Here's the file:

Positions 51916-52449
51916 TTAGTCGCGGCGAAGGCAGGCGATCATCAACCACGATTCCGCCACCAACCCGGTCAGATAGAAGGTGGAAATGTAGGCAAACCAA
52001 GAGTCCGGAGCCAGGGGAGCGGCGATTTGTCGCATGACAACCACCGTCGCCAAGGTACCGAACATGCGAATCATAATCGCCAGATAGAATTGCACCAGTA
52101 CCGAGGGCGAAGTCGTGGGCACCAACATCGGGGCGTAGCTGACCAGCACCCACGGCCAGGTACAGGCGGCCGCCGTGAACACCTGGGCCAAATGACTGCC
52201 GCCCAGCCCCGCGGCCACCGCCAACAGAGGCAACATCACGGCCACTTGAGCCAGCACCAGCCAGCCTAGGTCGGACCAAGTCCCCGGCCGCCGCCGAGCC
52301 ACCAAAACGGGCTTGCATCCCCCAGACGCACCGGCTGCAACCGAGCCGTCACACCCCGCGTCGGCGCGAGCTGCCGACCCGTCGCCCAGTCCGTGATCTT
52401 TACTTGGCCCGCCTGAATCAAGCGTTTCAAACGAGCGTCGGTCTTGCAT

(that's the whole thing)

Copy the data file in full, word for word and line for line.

Positions 51916-52449
51916 TTAGTCGCGGCGAAGGCAGGCGATCATCAACCACGATTCCGCCACCAACCCGGTCAGATAGAAGGTGGAAATGTAGGCAAACCAA
52001 GAGTCCGGAGCCAGGGGAGCGGCGATTTGTCGCATGACAACCACCGTCGCCAAGGTACCGAACATGCGAATCATAATCGCCAGATAGAATTGCACCAGTA
52101 CCGAGGGCGAAGTCGTGGGCACCAACATCGGGGCGTAGCTGACCAGCACCCACGGCCAGGTACAGGCGGCCGCCGTGAACACCTGGGCCAAATGACTGCC
52201 GCCCAGCCCCGCGGCCACCGCCAACAGAGGCAACATCACGGCCACTTGAGCCAGCACCAGCCAGCCTAGGTCGGACCAAGTCCCCGGCCGCCGCCGAGCC
52301 ACCAAAACGGGCTTGCATCCCCCAGACGCACCGGCTGCAACCGAGCCGTCACACCCCGCGTCGGCGCGAGCTGCCGACCCGTCGCCCAGTCCGTGATCTT
52401 TACTTGGCCCGCCTGAATCAAGCGTTTCAAACGAGCGTCGGTCTTGCAT